The vast area of the United States, which is only slightly smaller than the whole of Europe, and the great diversity of farming conditions in the various parts of the country make absolutely imperative a separate study of the major divisions, each with its peculiar economic status. American statisticians adopted five geographical divisions in 1900, and nine in 1910:
(1) New England—six states on the Atlantic coast in the north-east (Maine, New Hampshire, Vermont, Massachusetts, Rhode Island, and Connecticut);
(2) Middle Atlantic (New York, New Jersey, and Pennsylvania)—in 1900 these two divisions formed the North Atlantic division;
(3) East North Central (Ohio, Indiana, Illinois, Michigan, and Wisconsin);
(4) West North Central (Minnesota, Iowa, Missouri, North and South Dakota, Nebraska, and Kansas)—in 1900, the last two made up the North Central division;
(5) South Atlantic (Delaware, Maryland, District of Columbia, Virginia, West Virginia, North and South Carolina, Georgia, and Florida)—unchanged from 1900;
(6) East South Central (Kentucky, Tennessee, Alabama, and Mississippi);
(7) West South Central (Arkansas, Oklahoma, Louisiana, and Texas)—in 1900, the last two made up the South Central division;
(8) Mountain (Montana, Idaho, Wyoming, Colorado, New Mexico, Arizona, Utah, and Nevada); and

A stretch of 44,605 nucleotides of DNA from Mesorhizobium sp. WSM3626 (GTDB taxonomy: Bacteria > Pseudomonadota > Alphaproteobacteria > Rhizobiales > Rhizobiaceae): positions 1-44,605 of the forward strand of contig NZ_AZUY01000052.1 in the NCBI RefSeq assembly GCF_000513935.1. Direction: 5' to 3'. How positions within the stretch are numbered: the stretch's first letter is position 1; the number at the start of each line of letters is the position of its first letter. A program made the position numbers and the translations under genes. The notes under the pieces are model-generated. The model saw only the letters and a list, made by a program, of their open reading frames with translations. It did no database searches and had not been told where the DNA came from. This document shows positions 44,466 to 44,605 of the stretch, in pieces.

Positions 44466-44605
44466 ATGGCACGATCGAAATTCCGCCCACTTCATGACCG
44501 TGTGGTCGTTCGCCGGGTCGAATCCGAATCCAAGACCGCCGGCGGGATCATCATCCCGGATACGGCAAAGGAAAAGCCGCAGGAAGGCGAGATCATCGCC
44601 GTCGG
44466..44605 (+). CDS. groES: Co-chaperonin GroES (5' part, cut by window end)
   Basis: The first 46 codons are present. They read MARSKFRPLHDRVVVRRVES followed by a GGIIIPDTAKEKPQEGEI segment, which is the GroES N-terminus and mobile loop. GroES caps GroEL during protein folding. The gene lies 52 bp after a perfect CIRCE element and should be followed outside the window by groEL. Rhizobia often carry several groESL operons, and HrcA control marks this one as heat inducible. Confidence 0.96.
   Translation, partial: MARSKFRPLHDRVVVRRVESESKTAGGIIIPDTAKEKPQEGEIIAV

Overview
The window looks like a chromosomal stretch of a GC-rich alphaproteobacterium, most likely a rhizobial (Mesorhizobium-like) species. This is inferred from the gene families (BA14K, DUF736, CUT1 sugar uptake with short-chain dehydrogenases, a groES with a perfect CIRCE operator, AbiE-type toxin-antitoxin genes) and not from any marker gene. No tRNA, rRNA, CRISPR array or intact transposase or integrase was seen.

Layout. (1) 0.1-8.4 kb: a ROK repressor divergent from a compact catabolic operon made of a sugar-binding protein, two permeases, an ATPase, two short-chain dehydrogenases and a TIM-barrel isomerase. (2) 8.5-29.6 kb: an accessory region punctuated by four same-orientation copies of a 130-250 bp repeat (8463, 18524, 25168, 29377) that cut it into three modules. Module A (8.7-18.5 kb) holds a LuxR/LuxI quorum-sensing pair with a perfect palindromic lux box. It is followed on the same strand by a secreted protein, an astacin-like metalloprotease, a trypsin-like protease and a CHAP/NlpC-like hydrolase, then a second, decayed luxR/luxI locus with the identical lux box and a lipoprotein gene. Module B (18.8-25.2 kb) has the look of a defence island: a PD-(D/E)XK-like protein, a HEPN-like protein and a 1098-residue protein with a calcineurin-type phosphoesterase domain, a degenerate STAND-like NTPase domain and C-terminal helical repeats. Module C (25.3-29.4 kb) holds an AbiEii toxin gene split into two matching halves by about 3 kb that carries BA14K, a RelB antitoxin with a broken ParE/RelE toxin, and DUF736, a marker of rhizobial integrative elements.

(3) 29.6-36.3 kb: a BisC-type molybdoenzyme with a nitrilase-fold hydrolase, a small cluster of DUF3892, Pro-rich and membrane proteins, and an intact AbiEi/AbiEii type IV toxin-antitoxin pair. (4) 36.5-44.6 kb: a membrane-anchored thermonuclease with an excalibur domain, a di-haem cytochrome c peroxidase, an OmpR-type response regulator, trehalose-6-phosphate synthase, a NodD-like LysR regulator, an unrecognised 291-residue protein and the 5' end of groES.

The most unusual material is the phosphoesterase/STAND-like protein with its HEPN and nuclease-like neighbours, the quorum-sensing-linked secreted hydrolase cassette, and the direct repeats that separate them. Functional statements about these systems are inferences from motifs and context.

(9) Pacific (Washington, Oregon, and California)—in 1900, the last two made up the Western division.
The excessive patchwork of these divisions prompted American statisticians in 1910 to compress them into three main sections—the North (1-4), the South (5-7) and the West (8-9). We shall presently see that this division into three main sections is really most important and vital, although here, too, as in everything else, there are transitional types, so that on some basic points New England and the Middle Atlantic states will have to be considered separately.
In order to define the fundamental distinction between the three main sections, let us designate them as the industrial North, the former slave-owning South and the homestead West.
Here are the figures on their area, percentage of improved land, and population:
|| Total Land Area
| Percentage of
|The U. S. A.||1,903||25||92|